The more your pet is outside, the more fuel needed.
Indoor pets may get less exercise in the cold months and will need fewer calories to avoid weight gain.
Keep a close eye on your dog’s weight and food habits.
The Dog House:
If your dog loves the outdoors, it still needs a dry elevated dog house with clean dry bedding and a flap over the opening to keep drafts out.
Never use a space heater, heat lamp or any other device that is not approved for use with animals.
The Water Dish:
As always make sure there is plenty of fresh drinking water.
Pets lose moisture through breathing and the effects of cold temperatures are magnified by dehydration.
Make sure the water does not freeze.
Avoid metal dishes in the cold months (think about the tongue thing).
Clothing (For the dog, not you):
We sometimes forget the obvious, smaller dogs have less body mass so they have less protection against harsh winter weather. They are also closer to the ground.
It’s not for decoration; dog boots, sweaters or coats help protect your dog’s skin and coat from pelting rain and snow.
A cozy dog sweater raises their body temperature. This can help shorthaired breed, dogs that are sick, older dogs or young puppies.
More important things to consider:
· Don't leave your dog outside in the cold for long periods of time. Wind chill makes days colder than actual temperature readings. Be attentive to your dog's body temperature, and limit its time outdoors.
· Adequate shelter is a necessity. Keep your dog warm, dry and away from drafts. Tiles and uncarpeted areas may become extremely cold, so make sure to place blankets and pads on floors in these areas.
· Be extra careful when walking or playing with your dog near frozen lakes, rivers or ponds. Your dog could slip or jump in and get seriously injured.
· Groom your dog regularly. Your dog needs a well-groomed coat to keep properly insulated. Short- or coarse-haired dogs may get extra cold, so consider a sweater or coat. Long-haired dogs should have excess hair around the toes and foot pads trimmed to ease snow removal and cleaning. If you do the trimming, take care not to cut the pads or other delicate area of the foot.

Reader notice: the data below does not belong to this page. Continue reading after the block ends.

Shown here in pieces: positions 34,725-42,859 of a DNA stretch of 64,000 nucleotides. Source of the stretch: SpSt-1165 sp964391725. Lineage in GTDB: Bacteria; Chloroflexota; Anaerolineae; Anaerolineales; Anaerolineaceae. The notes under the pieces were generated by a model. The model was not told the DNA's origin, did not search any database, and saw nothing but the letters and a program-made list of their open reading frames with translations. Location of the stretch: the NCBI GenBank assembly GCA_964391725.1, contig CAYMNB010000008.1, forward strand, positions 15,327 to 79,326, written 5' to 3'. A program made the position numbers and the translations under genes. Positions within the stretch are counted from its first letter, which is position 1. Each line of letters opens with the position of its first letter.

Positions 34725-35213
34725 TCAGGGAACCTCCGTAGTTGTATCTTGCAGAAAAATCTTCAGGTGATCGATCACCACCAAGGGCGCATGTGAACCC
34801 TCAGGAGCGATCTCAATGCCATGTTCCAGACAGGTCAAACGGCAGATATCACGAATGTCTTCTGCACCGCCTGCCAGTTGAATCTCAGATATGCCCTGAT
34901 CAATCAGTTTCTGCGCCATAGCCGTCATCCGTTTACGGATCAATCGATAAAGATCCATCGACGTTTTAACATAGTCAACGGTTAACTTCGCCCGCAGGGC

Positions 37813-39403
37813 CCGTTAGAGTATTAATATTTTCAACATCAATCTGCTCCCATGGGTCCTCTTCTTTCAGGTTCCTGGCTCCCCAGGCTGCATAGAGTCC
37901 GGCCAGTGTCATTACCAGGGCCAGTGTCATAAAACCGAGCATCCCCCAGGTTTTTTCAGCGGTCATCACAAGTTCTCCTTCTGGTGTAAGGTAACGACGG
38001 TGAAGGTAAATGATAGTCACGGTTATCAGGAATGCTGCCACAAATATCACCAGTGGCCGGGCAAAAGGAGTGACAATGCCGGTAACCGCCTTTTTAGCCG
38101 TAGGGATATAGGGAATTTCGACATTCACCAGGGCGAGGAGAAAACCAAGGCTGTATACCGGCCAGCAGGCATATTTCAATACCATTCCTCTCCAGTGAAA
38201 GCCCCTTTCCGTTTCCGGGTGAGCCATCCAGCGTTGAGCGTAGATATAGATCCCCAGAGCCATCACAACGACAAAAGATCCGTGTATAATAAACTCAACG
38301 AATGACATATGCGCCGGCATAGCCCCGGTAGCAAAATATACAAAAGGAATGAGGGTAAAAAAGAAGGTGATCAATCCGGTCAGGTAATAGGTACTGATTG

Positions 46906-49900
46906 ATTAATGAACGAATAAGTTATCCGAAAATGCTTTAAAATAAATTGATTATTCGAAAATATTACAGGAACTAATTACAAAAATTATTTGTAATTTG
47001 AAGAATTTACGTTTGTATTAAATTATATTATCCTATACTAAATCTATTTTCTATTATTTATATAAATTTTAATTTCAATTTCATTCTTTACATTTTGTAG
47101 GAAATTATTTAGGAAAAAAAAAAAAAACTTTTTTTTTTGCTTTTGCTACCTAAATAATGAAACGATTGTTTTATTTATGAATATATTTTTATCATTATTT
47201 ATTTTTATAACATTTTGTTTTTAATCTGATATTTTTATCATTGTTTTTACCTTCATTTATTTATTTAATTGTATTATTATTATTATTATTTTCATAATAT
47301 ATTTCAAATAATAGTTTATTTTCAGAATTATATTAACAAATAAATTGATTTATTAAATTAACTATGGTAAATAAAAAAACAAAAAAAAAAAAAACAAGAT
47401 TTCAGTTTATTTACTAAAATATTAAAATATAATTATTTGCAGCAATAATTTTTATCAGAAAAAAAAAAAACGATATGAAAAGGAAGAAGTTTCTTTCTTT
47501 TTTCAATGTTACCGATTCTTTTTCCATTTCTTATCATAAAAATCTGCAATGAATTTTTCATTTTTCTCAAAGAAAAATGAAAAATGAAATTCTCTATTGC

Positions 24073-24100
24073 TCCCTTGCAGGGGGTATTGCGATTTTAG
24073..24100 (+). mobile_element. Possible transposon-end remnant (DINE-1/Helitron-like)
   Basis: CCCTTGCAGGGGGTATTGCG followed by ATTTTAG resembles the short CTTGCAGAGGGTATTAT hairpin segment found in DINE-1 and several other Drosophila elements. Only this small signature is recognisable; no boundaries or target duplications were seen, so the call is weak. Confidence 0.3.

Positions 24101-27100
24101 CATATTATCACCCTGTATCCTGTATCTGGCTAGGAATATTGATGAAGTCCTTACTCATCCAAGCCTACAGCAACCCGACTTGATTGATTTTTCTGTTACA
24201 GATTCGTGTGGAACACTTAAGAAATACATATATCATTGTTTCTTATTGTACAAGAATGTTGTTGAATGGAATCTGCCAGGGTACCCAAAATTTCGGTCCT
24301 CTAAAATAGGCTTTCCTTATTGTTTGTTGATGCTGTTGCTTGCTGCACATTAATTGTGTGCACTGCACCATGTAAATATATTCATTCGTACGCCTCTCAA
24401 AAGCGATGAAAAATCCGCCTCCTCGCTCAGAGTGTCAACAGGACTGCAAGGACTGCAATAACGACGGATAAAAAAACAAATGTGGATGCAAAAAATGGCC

· Towel or blow-dry your dog if it gets wet from rain or snow. It is important to dry and clean its paws, too. This helps avoid tiny cuts and cracked pads. A little petroleum jelly may soften the pads and prevent further cracking.
· Don't leave your dog alone in a car without proper precautions. If the car engine is left on, the carbon monoxide will endanger your dog's life. If the engine is off, the temperature in the car will get too cold.
Dogs cannot talk to us when they are sick. As a responsible dog owner, it is important to pay special attention to your dog's well-being during the winter season. So please remember the following health concerns:
· Antifreeze, which often collects on driveways and roadways, is highly poisonous. Although it smells and tastes good to your dog, it can be lethal.
· Rock salt, used to melt ice on sidewalks, may irritate footpads. Be sure to rinse and dry your dog's feet after a walk.
· Provide plenty of fresh water. Your dog is just as likely to get dehydrated in the winter as in the summer. Snow is not a satisfactory substitute for water.
· Frostbite is your dog's winter hazard. To prevent frostbite on its ears, tail and feet, don't leave your dog outdoors for too long.
· Be very careful of supplemental heat sources. Fireplaces and portable heaters can severely burn your dog. Make sure all fireplaces have screens, and keep portable heaters out of reach.
· Like people, dogs seem to be more susceptible to illness in the winter. Take your dog to a veterinarian if you see any suspicious symptoms.
· Don't use over-the-counter medications on your dog without consulting a veterinarian.